History

Gilbert GableBy Finn J.D. John
Most Oregonians know about the State of Jefferson — in general concept, at least: a small group of Southern Oregon people got together in 1941 to proclaim a new state, made up of southwest Oregon and northwest California, called Jefferson; just as they got started, the Japanese attacked Pearl Harbor; and the idea just never got off the ground.
All of which is true enough. But it barely touches the real story of Jefferson — and it’s not even the most interesting part. The fact is, the 1941 move for statehood was mostly a publicity stunt.
It was crafted over drinks by two guys who seem right out of central casting for a Hollywood movie — a high-rolling, back-slapping business promoter and a hard-drinking, wildly imaginative newspaper man.

Ranald MacDonaldBy Finn J.D. John
Ranald MacDonald was overcome with emotion as he watched the whaling ship disappear over the sea, leaving him behind in his small open boat. No doubt he had at least a moment of doubt. His plan was audacious almost to the point of recklessness: He intended to deliberately land on the closed and forbidden island of Japan, present himself as a shipwreck victim, and hope for the best.

Ranald’s situation was made the more intriguing because of who he was.

Ranald McDonaldBy Finn J.D. John
The two Scottish gentlemen must have cut very strange figures on the gritty streets of the New York City waterfront in 1843, poking their carefully groomed heads into every darksome Bowery flophouse and shanghai joint in the Big Apple’s notorious maritime underworld.
But Duncan Finlayson and Archibald McDonald were desperate. They were looking for McDonald’s son, Ranald. The future of the Oregon territory depended on it. Unless they could find the young man, Oregon would almost certainly be lost to the British crown.

Bannock IndiansBy Finn J.D. John
Nearly every Oregonian knows a story or two about Bigfoot - the legendary and elusive ape-creature that supposedly lives deep in the wilderness and serves as an inspiration to crypto-zoologists and bad reality TV producers nationwide. More than a few Oregonians have claimed to have seen the elusive fellow - or, at least, to know somebody who has.

Miller on a unicycleBy Finn J.D. John

Many people today still think of bicycles as toys for children or for highly specialized hobbyists and exercise buffs — like fencing foils. Others think of them as indispensable but unexciting tools for modern life. But for most of us, it’s hard to imagine the bicycle as a cutting-edge modern wonder.
But in the early 1870s, that’s just what bicycles were: fast, exciting, dangerous things that could make an ordinary human fly like the wind.

AeroplaneBy Finn J.D. John
On June 8, 1912, the streets and parapets of downtown Portland were thronged with about 50,000 people, craning their necks at the roof of the Multnomah Hotel. Atop the roof of the 10-story building, arranged at the end of a tiny 150-foot-long strip of overlapping 20-foot planks, stood one of the spindly box-kite-like contraptions that were still the state of the art in aircraft design.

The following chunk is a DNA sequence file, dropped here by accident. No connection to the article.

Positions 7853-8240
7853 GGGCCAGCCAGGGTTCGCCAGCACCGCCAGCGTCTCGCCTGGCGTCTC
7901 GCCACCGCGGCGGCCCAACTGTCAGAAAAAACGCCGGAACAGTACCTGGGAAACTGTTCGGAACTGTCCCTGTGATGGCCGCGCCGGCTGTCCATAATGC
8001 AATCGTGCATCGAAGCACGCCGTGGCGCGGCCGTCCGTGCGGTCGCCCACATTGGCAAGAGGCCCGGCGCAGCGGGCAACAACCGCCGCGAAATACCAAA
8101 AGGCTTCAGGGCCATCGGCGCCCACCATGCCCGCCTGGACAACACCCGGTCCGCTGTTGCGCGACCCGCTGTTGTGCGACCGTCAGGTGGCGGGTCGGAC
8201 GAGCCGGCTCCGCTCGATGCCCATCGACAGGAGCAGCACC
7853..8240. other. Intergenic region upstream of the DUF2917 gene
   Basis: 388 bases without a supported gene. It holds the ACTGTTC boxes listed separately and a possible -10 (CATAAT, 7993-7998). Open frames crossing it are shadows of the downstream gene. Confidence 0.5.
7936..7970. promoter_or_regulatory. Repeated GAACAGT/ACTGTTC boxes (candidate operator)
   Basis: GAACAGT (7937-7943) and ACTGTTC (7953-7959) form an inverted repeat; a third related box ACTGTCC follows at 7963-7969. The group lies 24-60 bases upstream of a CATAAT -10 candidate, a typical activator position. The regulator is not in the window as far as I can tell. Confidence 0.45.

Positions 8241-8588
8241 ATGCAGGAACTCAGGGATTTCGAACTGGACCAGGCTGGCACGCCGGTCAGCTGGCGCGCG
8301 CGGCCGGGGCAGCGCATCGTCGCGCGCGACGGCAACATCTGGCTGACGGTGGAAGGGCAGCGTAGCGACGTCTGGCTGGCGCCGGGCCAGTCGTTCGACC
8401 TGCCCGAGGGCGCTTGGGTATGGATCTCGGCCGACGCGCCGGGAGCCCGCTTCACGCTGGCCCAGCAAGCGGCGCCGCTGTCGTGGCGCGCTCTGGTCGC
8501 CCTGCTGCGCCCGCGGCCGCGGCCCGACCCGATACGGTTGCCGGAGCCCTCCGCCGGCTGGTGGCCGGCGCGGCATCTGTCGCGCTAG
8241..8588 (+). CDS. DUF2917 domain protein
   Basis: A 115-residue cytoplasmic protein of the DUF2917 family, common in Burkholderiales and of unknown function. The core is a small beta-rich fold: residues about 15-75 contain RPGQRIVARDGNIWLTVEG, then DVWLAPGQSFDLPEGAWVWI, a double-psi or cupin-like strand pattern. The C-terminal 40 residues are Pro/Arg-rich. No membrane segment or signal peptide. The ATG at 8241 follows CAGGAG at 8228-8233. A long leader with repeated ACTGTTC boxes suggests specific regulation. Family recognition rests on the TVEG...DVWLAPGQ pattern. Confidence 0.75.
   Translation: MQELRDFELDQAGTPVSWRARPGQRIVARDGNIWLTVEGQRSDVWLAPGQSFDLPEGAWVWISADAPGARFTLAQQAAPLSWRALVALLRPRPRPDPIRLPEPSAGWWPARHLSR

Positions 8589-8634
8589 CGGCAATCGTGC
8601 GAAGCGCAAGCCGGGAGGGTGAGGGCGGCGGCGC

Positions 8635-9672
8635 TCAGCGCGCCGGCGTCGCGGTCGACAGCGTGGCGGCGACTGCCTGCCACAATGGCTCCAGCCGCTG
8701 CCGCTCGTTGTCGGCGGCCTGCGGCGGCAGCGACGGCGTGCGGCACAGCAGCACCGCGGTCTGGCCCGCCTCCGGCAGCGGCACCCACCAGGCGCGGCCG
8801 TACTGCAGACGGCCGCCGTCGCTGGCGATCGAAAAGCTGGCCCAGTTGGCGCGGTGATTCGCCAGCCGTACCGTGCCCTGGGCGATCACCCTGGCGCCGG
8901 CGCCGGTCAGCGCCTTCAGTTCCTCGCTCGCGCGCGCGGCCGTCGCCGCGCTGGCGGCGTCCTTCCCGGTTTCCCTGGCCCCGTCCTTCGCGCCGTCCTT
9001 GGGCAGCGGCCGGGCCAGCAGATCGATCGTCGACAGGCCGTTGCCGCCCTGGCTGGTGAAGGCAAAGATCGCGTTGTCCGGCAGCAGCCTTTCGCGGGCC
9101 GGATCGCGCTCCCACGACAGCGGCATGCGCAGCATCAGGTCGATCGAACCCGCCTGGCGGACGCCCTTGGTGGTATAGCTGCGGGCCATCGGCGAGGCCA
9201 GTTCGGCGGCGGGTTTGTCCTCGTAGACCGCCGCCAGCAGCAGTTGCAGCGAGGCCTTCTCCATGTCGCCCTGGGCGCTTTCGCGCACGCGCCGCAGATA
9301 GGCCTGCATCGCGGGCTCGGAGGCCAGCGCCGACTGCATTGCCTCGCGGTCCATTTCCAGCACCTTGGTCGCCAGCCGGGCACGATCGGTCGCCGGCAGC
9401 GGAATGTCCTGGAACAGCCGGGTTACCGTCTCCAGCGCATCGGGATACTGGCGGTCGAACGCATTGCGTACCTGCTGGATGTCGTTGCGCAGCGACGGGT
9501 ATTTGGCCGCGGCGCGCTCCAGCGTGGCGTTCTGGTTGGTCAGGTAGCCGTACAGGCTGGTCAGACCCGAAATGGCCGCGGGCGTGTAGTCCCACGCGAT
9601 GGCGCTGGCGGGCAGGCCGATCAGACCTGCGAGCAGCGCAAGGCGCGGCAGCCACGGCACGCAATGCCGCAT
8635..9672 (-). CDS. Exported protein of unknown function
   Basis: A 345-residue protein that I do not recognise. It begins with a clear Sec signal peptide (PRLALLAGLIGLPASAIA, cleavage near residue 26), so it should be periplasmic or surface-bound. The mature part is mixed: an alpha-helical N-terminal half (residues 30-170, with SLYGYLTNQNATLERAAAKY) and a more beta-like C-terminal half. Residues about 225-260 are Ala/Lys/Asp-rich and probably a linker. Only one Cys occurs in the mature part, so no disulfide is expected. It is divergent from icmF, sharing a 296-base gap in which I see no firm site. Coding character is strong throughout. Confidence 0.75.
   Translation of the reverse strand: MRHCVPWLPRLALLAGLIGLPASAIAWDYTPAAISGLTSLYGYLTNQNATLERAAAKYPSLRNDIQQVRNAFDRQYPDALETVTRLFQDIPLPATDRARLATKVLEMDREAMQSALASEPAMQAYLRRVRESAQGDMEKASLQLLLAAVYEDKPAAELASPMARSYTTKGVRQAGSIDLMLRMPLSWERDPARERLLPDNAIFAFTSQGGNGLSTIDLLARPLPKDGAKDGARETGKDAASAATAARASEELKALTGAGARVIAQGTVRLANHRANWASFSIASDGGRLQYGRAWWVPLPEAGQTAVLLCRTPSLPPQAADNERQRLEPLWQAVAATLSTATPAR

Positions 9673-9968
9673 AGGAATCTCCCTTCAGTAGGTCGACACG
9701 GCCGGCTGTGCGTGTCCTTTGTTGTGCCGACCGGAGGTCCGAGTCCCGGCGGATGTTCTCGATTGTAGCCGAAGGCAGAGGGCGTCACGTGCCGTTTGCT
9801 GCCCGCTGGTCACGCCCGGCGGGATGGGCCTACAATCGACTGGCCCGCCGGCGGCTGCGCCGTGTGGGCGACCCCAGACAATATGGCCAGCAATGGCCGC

They were there to watch something that had never been done before, anywhere, and it was about to happen right before their eyes

S.S. Great RepublicBy Finn J.D. John
If you had been an expatriated American in the South American nation of Costa Rica in the early 1880s, you might have run across a fellow American named Thomas Doig. Perhaps you might have met him at a saloon, or maybe at a dinner party someplace.
You’d soon learn your new friend was a bit of a V.I.P. In fact, he was the top admiral of the Costa Rican navy ... but he’d probably hasten to add that that was not as big a deal as it sounded. In fact, the Costa Rican navy had just one ship, a converted commercial vessel formerly known as the Pelican.

General PatchBy Finn J.D. John
On the crisp autumn day of Sept. 29, 1943, behind their makeshift breastworks and beside their three-inch field pieces, the soldiers of the 94th Infantry “Deadeye” Division knew the end was coming soon.
They were outnumbered two-to-one, dug in near a little grocery store-post office on the high desert. Arrayed against them was a force of soldiers with a large force of tanks. Overhead roared a squadron of heavy bombers, softening them up for the final assault. It would all be over soon.
And the soldiers of the 94th couldn’t wait.

Busloads of tree plantersBy Finn J.D. John

The fleet of buses glided through the ghost of a forest — a forest of silver snags, like millions of weatherbeaten masts of old sailing ships sticking up out of the earth. It was 1949, just ten years after the second Tillamook Burn had ravaged the land anew, and it was showing few signs of recovery on its own.

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McKenzie River Reflections is the weekly newspaper serving Oregon's McKenzie River Valley. Available by mail for $23/yr in Lane County, $29/yr outside Lane. Digital subscriptions are $23/yr. Subscribe at: http://mckenzieriverreflectionsnewspaper.com/catalog/subscriptions-0. Purchase copies online at: http://mckenzieriverreflectionsnewspaper.com/catalog/back-issues-0. Read about area communities including Cedar Flat, Walterville, Camp Creek, Leaburg, Vida, Nimrod, Finn Rock, Blue River, Rainbow and McKenzie Bridge.